Transcription. Some translators enjoy it as an additional source of income, while other translators flatly refuse to do it. The constant pausing and rewinding can feel tedious, and no one enjoys opening an audio file and hearing garbled speech or distracting background noises. However, I enjoy doing transcription from time to time. To make the experience more enjoyable, make sure to discuss the following with your client:
Does the client want an original transcript, a translated transcript, or both? Some clients just want a word-for-word transcript in the source language. Other clients don’t care about the source language and only want you to produce a translated transcript. You can save time by interpreting the audio as you go. Other clients want both the source and target transcripts—be sure to negotiate your rate accordingly.
How much detail does the client want in the transcript? Will you have to write down every pause, interruption, and false start? Or will the client expect you to clean up the transcript so that it reads smoothly, with complete, grammatically correct sentences? Will you need to include a time stamp every time the speaker changes? Be sure to ask your client. Better yet, ask your client for a sample transcript so that you can copy the house style.
How many speakers are in the recording? How is the audio quality? Both of these questions will help you determine the speed at which you can transcribe the recording. Recordings from business meetings or focus groups can be fascinating, but they can also drive you crazy when several people start talking at the same time. So can background noises or static from a poor recording device. Unless you know you can trust the client’s judgment, always ask for a sample of the recording so that you can judge the sound quality for yourself.
What is the subject of the recording? Just like in translation, the subject and context matter. Even if you transcribe in your native language, a recording with specialized terminology may be hard to understand. You don’t want to be stuck looking up the spelling for every other word—or struggling to keep up as two people mumble subject-specific jargon back and forth!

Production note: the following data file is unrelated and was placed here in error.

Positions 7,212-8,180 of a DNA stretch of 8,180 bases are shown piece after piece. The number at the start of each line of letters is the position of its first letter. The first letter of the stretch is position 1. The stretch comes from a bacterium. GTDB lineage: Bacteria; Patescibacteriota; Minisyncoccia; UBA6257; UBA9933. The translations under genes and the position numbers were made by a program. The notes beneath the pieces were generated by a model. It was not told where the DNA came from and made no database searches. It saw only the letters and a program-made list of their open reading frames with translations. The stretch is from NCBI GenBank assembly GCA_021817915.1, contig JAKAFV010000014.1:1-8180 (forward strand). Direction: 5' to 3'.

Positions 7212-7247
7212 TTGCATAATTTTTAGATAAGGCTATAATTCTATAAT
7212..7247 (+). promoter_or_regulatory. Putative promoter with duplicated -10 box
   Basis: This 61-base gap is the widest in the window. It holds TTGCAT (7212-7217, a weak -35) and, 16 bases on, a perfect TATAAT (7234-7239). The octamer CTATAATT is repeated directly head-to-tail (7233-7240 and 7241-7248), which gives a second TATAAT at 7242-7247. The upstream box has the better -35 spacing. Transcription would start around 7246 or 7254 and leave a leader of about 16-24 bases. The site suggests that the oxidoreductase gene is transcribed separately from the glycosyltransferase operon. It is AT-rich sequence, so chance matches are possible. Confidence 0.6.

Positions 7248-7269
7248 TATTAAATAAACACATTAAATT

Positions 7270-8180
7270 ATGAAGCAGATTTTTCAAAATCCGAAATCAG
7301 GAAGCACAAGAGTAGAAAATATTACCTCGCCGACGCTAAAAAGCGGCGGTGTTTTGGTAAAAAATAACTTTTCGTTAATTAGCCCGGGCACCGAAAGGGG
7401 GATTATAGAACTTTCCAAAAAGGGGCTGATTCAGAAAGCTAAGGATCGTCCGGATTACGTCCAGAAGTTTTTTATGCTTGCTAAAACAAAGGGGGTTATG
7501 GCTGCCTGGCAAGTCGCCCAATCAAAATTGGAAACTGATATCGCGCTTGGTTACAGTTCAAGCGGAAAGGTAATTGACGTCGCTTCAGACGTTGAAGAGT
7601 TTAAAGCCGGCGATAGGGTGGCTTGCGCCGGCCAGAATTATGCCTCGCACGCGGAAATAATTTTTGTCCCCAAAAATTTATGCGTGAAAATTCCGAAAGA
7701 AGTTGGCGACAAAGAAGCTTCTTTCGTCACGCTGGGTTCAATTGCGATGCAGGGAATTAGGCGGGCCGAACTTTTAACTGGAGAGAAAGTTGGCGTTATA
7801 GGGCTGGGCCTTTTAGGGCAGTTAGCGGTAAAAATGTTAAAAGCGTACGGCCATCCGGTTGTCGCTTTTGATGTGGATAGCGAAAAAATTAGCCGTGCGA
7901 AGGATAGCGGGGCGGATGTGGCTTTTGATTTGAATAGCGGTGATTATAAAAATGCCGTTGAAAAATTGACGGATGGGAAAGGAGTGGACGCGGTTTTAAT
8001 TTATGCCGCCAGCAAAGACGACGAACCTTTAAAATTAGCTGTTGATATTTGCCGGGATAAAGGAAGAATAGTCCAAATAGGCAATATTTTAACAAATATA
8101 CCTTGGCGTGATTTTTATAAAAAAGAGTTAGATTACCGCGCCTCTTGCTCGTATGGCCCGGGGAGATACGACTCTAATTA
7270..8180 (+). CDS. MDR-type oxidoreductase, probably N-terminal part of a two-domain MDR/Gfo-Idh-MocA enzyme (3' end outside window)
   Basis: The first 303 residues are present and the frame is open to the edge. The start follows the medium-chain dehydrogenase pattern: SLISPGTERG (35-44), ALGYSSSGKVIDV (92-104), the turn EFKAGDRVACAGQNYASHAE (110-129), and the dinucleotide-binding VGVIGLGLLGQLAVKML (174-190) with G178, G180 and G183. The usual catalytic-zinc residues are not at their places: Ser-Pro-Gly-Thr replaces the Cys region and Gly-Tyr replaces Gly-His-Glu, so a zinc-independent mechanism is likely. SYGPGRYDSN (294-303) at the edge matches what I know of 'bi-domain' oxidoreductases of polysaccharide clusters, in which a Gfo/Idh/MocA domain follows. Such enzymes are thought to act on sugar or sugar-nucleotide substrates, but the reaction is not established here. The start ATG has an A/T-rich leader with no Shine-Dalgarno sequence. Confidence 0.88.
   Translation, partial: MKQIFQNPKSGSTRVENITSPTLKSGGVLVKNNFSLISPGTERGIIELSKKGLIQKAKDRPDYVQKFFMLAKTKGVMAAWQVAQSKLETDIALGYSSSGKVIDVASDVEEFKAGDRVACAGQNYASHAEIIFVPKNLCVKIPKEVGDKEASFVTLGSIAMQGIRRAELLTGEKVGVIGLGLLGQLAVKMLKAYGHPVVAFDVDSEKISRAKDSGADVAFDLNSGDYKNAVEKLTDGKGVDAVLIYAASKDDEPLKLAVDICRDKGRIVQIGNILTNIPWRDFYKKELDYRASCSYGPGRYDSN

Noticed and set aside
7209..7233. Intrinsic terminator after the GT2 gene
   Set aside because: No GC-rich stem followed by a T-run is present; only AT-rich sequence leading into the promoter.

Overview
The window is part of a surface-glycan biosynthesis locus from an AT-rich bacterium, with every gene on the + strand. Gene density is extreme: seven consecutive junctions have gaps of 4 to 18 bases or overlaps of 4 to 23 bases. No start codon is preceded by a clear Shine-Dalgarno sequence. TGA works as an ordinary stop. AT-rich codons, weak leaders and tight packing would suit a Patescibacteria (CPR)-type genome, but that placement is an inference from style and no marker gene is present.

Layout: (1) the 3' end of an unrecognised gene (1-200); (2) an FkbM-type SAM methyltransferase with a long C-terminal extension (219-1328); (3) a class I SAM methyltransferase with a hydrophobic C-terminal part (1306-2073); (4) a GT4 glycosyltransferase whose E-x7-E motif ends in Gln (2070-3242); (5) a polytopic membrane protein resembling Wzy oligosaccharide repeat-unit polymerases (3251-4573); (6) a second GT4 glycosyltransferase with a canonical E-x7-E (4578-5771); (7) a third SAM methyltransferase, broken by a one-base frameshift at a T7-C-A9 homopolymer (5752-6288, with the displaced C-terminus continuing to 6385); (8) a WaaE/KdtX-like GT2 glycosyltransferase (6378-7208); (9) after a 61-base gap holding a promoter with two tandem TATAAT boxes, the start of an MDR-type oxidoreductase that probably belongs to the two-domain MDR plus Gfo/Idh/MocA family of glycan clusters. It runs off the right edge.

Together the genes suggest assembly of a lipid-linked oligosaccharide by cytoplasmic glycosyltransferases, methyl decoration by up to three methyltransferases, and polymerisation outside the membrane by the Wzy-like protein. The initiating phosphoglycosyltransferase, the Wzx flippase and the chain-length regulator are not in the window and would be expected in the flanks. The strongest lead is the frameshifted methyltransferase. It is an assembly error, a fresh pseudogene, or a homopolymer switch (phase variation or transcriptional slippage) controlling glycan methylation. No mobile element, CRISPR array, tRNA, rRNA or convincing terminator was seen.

Are you charging per audio minute, per working hour, or per word? I have seen transcriptionists charge according to all three methods. If you charge per audio minute, you need to adjust your rate according to the variables I mentioned above. One advantage to this method is that there is no question about the total cost; of course, you may get stuck with a low hourly rate if it takes longer than expected. Charging per working hour is one way to ensure a good rate, but it takes some experience to know how many hours you should quote for a given project. Some transcriptionists charge per word, providing an initial project estimate based on the average number of words spoken per minute. This is especially useful for clients who want both a source and target transcript, given that many translators already know their standard rate per word. Choose a method that works for you and your client.
Don’t forget to make time for editing! You should also go through your transcript at least once, for editing purposes. I am always surprised at how much clearer a recording sounds the second or third time through. You will find yourself making corrections as well as filling in sections you couldn’t understand the first time around.
Any other tips for first-time transcriptionists?